Homemade Wooden Imbucare Box

Do you remember those plastic toys that had five holes of different shapes? Perhaps a star, square, circle, triangle and rectangle? Have you seen a one year old get frustrated by the amount of holes and find it overwhelming? My child has one of these plastic toys, acquired as a hand-me-down or a gift, and absolutely hates it. This was before I new about Montessori materials for the toddler age (I always thought that 3 years old was the magic age). When I learned about object permanent boxes that only have one shape I thought that my son would appreciate and enjoy this activity. When I looked up buying them, I was surprised by the cost.

If you were to buy an Imbucare Box new these are the prices you are looking at:

When you think that you will be buying 2-4 different single shape boxes, the price adds up quickly! I am not very good at woodworking projects but knew that if I wanted something like this for my son, I would need to make it myself. After a failed attempt at making a box from birch wood bought from home depot (I said I wasn’t good at woodworking), I found an easier way. It is not the exact form of the Imbucare box, and I would improve this in the future, but for a first attempt it has worked rather well (and cheaply!).

At a local craft store that always provides coupons, I found these unfinished wooden boxes for 50% off. They already have a hinged lid and a small magnet that keeps the lid on. Using a circular drill bit, I cut a circle hole that fits the sphere and cone shape, so all I have to do is switch the pieces and it is a new toy. The shapes are the same brand as the box, as if I remember correctly was only $3 (plus 40% coupon of course). The shape bag comes with three each of squares, cones, spheres, and cylinder. I painted the cones blue with craft paint I had at my house.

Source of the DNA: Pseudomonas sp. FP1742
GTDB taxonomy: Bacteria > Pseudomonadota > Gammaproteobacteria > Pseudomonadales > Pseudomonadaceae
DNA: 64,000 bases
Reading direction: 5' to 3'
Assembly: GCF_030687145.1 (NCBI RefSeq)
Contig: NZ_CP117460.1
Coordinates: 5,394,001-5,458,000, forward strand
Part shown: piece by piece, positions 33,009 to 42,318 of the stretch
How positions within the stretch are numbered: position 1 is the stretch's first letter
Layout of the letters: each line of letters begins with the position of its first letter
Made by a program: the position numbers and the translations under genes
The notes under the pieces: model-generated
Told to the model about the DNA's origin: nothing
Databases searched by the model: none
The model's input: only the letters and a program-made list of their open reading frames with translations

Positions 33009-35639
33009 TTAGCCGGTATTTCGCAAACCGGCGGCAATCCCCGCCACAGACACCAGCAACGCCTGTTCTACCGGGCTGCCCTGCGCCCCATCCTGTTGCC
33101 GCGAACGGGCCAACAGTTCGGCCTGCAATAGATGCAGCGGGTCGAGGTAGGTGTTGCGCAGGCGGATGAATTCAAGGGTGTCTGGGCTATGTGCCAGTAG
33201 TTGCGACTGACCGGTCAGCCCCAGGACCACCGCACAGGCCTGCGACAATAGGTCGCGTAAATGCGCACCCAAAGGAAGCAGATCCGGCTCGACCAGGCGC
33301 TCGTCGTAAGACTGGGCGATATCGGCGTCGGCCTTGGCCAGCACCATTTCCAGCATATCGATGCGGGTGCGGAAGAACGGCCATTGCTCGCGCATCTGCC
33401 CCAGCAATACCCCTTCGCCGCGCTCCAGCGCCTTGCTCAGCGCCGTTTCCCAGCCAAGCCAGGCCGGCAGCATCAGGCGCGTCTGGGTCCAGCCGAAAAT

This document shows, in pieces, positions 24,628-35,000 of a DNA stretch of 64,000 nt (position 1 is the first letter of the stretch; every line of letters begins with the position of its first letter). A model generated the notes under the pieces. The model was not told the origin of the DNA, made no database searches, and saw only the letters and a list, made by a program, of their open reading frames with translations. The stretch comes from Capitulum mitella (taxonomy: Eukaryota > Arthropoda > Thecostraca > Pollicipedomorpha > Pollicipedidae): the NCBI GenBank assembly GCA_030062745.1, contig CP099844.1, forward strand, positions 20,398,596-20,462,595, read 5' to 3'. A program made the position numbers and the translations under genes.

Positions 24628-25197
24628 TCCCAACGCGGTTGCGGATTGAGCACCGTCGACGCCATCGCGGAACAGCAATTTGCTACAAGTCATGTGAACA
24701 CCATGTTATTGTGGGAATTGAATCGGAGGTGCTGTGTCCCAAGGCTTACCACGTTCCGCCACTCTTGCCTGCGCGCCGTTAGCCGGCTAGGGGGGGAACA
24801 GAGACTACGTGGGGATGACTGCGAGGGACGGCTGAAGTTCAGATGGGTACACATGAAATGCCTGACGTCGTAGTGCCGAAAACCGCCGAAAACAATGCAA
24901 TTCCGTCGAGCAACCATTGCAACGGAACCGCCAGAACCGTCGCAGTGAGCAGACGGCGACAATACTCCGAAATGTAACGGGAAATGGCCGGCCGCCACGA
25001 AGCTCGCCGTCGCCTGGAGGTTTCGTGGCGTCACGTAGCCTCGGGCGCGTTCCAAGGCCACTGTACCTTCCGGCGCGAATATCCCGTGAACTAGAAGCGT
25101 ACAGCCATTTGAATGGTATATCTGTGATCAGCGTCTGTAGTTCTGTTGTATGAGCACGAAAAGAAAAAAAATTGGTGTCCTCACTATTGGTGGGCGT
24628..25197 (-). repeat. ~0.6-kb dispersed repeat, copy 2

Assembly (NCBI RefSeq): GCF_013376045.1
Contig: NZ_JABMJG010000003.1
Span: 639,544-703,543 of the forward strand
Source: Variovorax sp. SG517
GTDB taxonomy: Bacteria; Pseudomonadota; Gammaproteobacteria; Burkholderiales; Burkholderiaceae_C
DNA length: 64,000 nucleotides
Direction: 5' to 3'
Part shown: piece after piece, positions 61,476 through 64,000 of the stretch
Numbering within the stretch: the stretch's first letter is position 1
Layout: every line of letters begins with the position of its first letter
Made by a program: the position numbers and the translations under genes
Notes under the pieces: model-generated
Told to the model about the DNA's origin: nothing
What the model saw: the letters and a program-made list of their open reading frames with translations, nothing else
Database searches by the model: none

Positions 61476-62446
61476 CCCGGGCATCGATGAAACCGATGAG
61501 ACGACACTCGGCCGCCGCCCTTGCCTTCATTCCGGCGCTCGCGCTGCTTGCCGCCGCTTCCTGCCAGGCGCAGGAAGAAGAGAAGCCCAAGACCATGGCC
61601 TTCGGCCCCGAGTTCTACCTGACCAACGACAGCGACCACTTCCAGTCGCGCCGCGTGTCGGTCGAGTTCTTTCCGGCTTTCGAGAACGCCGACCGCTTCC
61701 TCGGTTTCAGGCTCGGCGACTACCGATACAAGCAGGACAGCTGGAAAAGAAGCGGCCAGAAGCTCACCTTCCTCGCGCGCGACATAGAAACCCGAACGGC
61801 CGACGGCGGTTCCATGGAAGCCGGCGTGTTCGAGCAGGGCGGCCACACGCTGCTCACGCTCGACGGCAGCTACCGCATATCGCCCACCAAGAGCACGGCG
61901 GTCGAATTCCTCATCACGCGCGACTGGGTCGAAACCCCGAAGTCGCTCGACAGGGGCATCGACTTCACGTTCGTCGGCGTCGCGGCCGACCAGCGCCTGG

The green tab you see in the above photo is because that tiny magnet works so well! I used a glue gun and a piece of ribbon to make a tab that my son could use to open the box; holding the bottom and pulling on the top is too much coordination for him at the moment. When I make a box for the square pieces, I would like to buy a square, instead of circular, box in order to cut out a whole for easy access as you see in the traditional boxes that are sold.

I was trying to make a wooden, and more permanent (pun intended), version of my previous homemade coin slot box. I would say my son currently prefers the plastic-took-me-two-minutes version; I am wondering if it is because he prefers the cards to the shapes, or doesn’t like the box itself. I’ll keep you updated!

Cost Savings: $3 for box at 50% off; $1.80 for shapes at 40% off = $4.80 versus $21-57 Multiply this by 3 boxes and watch your savings increase!

Pouring Milk and Scooping Cereal

My son used to like Cheerios but for some reason will only throw them on the ground now if we give him dry cereal- put milk in it and it’s another story! He cherishes his cereal with milk, I can’t argue with him there. If my husband or myself pour a bowl of cereal he runs to us with glee excited to get some cheerios soaked in milk. I thought that he would enjoy learning how to pour his own bowls.

First lesson in pouring milk from a pitcher and scooping cereal with a spoon: while it was a success in that he didn’t become frustrated and he remained concentrated, it was not a success in actually eating cereal. Maybe Lesson #2 will result in more caloric intake.

He has only poured one time (see blog post here on homemade pouring kit)- a fault in my not having a real location in my kitchen for his glass pitcher and cups and giving him exposure. The lack of experience showed when he went to pour the milk and I couldn’t resist the urge to keep the pitcher from spilling all over him by guiding it to the bowl. I would recommend having lots of practice with pouring water before introducing milk. I believe with education it is important to realize when children need to take a step back, or where you jumped too far ahead as a parent or educator.